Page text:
REDUCED BREATHING FREQUENCY TRAINING HAS NO BENEFIT
Kapus, J., Kapus, V., & Ušaj, A. (2010). Can high intensity workloads be simulated at moderate intensities by reduced breathing frequency? A paper presented at the XIth International Symposium for Biomechanics and Medicine in Swimming, Oslo, June 16–19, 2010.
This study compared some respiratory and metabolic responses during constant load exercises with different breathing conditions (spontaneous and reduced breathing frequency) performed at different absolute intensity. Males (N = 8) performed an incremental cycling test twice: First, with spontaneous breathing and second, with reduced breathing frequency at 10 breaths per minute. A constant load test with reduced breathing frequency was then performed to exhaustion at the peak power output obtained during the incremental test with reduced breathing frequency. Finally, the Ss performed a constant load test with the spontaneous breathing. This test was performed to exhaustion at peak power output obtained during the incremental test with spontaneous breathing. Respiratory parameters, metabolic parameters, and oxygen saturation were measured during both constant load tests. Capillary blood samples were taken before and every minute during both constant load tests for measuring lactate concentration and parameters of blood acid-base status.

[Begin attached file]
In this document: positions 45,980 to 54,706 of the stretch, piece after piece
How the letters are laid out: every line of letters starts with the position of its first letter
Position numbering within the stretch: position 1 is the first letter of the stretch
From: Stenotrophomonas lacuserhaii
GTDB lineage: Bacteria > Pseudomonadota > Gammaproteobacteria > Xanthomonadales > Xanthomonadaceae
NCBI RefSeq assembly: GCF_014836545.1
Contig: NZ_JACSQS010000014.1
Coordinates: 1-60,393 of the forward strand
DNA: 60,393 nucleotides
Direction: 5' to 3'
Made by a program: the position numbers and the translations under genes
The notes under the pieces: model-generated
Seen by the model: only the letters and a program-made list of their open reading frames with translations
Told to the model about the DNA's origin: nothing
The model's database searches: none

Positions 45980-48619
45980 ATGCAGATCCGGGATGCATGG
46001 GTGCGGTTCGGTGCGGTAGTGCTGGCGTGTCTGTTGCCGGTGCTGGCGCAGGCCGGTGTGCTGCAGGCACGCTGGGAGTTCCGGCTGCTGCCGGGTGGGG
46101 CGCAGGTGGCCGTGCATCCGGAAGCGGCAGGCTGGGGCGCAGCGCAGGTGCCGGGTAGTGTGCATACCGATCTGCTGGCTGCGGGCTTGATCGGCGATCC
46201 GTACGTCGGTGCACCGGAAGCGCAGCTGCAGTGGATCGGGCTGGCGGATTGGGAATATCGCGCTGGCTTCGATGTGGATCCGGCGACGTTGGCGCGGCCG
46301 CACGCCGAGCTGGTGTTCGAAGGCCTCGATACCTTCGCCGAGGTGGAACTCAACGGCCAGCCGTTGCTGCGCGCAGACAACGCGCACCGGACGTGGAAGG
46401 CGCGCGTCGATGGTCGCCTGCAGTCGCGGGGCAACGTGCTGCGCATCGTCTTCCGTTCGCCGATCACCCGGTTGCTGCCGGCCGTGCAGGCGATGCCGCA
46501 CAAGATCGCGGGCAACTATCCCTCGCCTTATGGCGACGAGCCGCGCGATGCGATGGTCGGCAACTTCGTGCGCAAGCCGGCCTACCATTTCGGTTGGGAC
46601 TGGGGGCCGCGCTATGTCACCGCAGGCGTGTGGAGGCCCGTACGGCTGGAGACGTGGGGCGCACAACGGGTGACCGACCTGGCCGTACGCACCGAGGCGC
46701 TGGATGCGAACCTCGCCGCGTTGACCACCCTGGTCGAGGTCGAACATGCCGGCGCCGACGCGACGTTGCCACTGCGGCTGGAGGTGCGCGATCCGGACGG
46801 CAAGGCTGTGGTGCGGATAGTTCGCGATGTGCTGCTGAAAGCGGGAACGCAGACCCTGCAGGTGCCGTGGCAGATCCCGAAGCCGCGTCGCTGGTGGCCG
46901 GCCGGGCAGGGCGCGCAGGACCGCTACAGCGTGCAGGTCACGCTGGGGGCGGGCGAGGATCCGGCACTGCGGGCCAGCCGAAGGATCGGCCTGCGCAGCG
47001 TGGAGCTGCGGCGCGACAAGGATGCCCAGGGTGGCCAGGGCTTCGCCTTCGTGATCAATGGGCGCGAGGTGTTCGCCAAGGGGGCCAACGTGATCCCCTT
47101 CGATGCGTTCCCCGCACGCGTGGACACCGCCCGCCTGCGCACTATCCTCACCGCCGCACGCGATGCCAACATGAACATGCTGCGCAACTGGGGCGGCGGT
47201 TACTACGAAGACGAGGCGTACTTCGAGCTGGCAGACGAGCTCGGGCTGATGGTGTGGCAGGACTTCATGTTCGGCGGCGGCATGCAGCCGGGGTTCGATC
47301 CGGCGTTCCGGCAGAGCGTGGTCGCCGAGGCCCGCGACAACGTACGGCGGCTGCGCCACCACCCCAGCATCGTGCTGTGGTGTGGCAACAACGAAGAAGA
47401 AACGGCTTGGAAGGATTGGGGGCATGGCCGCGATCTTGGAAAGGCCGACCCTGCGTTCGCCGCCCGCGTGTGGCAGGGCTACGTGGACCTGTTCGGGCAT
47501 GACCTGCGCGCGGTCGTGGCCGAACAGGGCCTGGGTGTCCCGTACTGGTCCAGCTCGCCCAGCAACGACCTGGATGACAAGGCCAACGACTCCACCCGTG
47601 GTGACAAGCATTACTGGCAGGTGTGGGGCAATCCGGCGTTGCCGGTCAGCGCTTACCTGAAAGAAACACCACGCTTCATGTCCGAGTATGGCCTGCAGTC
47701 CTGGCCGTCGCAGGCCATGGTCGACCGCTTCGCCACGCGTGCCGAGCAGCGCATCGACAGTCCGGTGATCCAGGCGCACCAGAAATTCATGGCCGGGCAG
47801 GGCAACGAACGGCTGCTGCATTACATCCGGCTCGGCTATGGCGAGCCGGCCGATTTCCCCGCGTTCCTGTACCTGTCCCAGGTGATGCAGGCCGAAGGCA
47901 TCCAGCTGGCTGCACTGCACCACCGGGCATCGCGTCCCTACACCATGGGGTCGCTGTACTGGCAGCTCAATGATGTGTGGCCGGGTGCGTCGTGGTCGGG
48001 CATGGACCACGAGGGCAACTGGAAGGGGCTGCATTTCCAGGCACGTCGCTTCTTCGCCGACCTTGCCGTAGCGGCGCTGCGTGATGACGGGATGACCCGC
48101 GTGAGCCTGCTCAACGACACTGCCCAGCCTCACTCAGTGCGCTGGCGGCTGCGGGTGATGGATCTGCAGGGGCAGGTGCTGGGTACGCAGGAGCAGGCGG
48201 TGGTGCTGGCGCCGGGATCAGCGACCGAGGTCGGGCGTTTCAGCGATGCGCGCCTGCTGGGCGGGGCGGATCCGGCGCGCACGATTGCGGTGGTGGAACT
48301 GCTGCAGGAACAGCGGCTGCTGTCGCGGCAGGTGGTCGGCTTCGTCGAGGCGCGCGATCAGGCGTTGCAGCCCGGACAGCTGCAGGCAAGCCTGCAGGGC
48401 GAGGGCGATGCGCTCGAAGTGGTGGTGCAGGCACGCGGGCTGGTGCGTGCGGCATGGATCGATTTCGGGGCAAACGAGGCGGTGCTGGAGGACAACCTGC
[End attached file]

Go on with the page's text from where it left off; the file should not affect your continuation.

Regardless of the type of comparison (the data obtained at the defined time or maximum and minimum values during the exercise), there were no significant differences between spontaneous breathing and reduced breathing frequency in all respiratory parameters, metabolic parameters, and oxygen saturation. Lactate concentration and the partial pressure of CO2 were lower in reduced frequency breathing than in spontaneous breathing. Blood pH was similar in both conditions.
Implication. Reduced breathing frequency has no training benefit. Reduced breathing frequency during exercise at a lower absolute intensity does not produce conditions similar to exercise with spontaneous breathing at higher absolute intensity.
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